Monday, October 03, 2011

D to the O to the H... DOH!

For the past few months, we have been writing our own prayers of the people instead of just using the prayers out of the Sundays and Seasons resource. During the latter half of the summer, Jono, our Project Connect immersion experience student was writing them (and well I might add).  When his time ended, I picked up writing them again.  This past Sunday, I realized that my writing left something to be desired. One of my petitions said,
Compassionate God, sustain all who suffer with your promise of new life.  Strengthen those who are oppressed, heal those who are ill, comfort those who are afflicted.  
 I didn't pick the problem up when I wrote it.  I didn't pick the problem up when it was prayed in our service on Sunday morning.  I picked it up when I prayed it at the evening service at the Lutheran Campus Ministry at WVU

The problem is that first line.  I realize that everything hangs on whether you suffer FROM or WITH something.  We generally suffer FROM diseases and ailments, but we can indeed suffer WITH them as well.  So it struck me as odd when I prayed "sustain all those who suffer with your promise of new life."  I suppose my intent was to pray "Sustain with your promise of new life all those who suffer."  That would have been better writing.  

Maybe it struck me as odd because we had just read in Philippians (3:10), "I want to know Christ and the power of his resurrection and the sharing of his sufferings by becoming like him in his death," where the promise of the resurrection is linked with suffering.  Perhaps unintentionally, I prayed for all of us who suffer with this promise that brings suffering.   

We want Christ but maybe not any suffering, even though the way Paul writes they go together.  Luther marked suffering as a mark of the church.  This mark, this verse, is a challenge to us who live comfortable lives.  It is awfully easy to rationalize taking the path of least resistance... even when we are usually fairly faithful.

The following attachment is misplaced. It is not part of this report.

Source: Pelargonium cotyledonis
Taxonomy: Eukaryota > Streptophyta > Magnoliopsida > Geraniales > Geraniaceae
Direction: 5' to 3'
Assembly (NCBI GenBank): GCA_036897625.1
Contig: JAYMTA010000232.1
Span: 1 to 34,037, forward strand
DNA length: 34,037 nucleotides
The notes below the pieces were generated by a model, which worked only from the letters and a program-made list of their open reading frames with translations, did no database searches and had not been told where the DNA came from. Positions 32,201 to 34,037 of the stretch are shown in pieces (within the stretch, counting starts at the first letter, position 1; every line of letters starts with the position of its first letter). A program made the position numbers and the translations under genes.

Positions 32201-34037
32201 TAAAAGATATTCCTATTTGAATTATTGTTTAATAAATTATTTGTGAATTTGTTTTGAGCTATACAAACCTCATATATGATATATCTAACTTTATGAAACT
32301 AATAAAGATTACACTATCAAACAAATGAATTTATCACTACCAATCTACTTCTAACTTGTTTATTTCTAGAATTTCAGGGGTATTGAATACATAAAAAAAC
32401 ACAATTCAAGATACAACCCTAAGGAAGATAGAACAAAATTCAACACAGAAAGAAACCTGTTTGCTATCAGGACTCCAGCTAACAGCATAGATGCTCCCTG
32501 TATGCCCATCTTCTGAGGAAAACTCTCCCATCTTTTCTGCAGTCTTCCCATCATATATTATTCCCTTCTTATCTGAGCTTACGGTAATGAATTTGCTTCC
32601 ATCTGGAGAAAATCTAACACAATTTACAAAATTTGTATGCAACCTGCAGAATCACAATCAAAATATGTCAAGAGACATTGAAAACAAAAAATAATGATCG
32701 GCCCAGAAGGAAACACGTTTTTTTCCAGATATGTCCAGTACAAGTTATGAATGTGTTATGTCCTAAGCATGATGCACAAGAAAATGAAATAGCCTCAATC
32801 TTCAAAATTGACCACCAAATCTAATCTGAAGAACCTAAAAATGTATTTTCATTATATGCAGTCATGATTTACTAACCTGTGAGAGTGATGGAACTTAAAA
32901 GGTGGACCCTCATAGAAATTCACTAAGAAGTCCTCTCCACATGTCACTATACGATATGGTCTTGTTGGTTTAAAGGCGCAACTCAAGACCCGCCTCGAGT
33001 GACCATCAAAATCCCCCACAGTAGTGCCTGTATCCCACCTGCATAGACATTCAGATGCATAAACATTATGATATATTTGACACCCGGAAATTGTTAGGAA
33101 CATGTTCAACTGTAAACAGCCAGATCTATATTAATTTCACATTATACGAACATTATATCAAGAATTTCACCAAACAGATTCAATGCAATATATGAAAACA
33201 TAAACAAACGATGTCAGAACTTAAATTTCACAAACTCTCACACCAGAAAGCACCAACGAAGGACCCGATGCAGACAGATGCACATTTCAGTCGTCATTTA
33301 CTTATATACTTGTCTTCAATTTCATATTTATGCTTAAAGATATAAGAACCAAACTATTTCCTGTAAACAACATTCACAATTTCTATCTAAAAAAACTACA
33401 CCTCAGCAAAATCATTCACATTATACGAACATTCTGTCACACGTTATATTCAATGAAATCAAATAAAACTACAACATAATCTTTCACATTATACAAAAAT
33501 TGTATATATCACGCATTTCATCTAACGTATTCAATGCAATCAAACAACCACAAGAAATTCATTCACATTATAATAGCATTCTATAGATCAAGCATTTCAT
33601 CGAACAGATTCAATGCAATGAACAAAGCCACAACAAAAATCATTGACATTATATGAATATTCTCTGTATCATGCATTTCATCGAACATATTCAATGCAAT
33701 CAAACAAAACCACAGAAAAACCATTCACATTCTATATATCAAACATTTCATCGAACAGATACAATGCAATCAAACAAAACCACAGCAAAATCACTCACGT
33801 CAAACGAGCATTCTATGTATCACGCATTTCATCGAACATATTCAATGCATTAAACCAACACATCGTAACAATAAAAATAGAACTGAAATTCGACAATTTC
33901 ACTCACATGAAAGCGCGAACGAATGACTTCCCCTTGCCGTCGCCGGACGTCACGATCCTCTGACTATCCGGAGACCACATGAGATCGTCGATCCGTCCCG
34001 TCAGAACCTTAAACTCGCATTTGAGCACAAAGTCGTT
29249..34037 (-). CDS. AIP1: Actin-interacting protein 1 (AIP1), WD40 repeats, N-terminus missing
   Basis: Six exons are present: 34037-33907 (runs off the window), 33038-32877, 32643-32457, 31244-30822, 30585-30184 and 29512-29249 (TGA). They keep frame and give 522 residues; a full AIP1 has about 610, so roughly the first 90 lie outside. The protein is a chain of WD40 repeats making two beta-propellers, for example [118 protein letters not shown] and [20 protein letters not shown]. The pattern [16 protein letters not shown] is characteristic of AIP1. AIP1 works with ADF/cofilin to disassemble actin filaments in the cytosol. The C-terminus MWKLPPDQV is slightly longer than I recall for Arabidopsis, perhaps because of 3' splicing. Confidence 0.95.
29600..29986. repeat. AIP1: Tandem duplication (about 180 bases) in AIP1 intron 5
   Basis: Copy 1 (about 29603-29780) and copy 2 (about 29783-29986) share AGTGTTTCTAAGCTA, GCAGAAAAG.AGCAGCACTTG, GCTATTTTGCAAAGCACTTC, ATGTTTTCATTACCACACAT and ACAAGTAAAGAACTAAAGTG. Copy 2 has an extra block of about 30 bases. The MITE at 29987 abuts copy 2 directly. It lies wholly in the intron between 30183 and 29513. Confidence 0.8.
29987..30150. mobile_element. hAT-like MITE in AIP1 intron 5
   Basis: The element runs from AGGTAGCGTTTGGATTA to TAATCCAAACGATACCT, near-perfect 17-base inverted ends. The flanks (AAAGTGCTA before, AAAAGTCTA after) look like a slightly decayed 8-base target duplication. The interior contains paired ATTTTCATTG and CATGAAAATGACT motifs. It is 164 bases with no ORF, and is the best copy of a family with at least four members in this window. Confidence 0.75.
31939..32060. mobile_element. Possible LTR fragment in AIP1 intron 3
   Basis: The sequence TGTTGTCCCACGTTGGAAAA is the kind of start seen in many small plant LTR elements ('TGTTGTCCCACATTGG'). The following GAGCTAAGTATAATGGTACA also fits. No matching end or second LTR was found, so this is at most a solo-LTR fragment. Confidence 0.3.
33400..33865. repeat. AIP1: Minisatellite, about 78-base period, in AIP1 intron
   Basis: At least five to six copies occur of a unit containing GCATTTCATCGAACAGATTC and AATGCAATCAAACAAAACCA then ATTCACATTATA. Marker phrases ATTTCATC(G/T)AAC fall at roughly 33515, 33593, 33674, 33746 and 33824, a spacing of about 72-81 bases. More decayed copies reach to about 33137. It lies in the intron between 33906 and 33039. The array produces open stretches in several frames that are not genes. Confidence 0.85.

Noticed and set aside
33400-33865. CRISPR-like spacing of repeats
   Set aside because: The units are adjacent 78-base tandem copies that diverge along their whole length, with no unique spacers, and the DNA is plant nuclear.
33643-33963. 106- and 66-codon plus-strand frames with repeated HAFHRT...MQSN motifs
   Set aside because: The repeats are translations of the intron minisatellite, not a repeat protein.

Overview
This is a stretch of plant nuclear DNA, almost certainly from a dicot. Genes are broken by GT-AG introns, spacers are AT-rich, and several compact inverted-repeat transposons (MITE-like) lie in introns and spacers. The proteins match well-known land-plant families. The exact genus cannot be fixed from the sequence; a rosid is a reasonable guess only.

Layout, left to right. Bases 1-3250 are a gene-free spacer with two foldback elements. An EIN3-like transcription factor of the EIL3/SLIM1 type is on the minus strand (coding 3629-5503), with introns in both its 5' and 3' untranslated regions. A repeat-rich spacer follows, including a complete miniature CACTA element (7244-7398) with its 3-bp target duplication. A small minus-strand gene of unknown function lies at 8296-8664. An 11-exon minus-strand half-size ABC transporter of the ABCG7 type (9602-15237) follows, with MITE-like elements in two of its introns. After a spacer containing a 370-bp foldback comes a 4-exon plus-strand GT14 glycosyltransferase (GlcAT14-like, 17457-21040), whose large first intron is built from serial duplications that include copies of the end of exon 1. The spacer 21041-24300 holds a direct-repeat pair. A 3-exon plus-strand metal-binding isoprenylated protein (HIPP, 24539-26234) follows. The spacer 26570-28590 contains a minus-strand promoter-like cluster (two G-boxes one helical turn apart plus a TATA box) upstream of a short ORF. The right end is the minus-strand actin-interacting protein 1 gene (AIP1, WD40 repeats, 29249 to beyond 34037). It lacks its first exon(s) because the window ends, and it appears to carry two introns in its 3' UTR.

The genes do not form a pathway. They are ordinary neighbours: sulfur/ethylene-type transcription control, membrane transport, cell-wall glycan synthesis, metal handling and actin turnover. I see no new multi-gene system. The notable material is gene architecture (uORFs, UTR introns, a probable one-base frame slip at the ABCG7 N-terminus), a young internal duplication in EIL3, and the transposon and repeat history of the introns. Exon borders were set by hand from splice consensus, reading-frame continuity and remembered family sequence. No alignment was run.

So maybe my prayer was right. Unintentional... but right.


Chuck Steel said...

I think that in a way we do suffer with the promise of new life. The promise isn't free and there are requirements put upon as a result of that. Of course, good Lutherans don't put as much emphasis on the works side of the equation as we are all justified by grace, but I feel there is more to it than that. There is suffering that we should all experience. Too often we think that our salvation should be easy, but I don't think so, there is work here for us. The results may be joyful in the end, but life isn't all fun and games.

On another note, have you considered having the liturgist help write the prayers of the people? It would take some training, but I think that it's a great idea, especially if you have the liturgist say them. It helps enforce that they are the prayers of the people, and not just of the pastor. One of the courses I've had at seminary was Worship Prep for Lay Leaders and we had a section on writing the prayers that explained it in a way that most people would feel comfortable with doing it.

Brian Bennett said...

I am hesitant to use the word "requirement." The promise is precisely free. But I am also keen on discipleship. The commitment that Christ shows to and for us is the seminal event that moves and enables us to follow him. The suffering that we experience with the promise is, I think, two-fold. First there is the suffering brought on by the world as it reacts against the witness of Christians.

The other is internal to us. Perhaps it is a subset of that first. Our old sinful self, knowing that it is dying, reacts against the life that Christ brings to the new life. And we can suffer as that inner turmoil rages.

There is perhaps a third kind of suffering. Suffering through the transformation of our lives. If Christ transforms us, and I think he does, we are likely to feel discomfort, in much the same way the athlete feels discomfort as her body is strengthened and prepared for her competition. Muscles are sore. Body parts can hurt. But it is a good hurt.

My lay leaders are always welcome to write prayers. None have yet taken me up on the invitation to write prayers for Sunday morning. I get them prayers usually on Thursday, but they can write more for Sunday.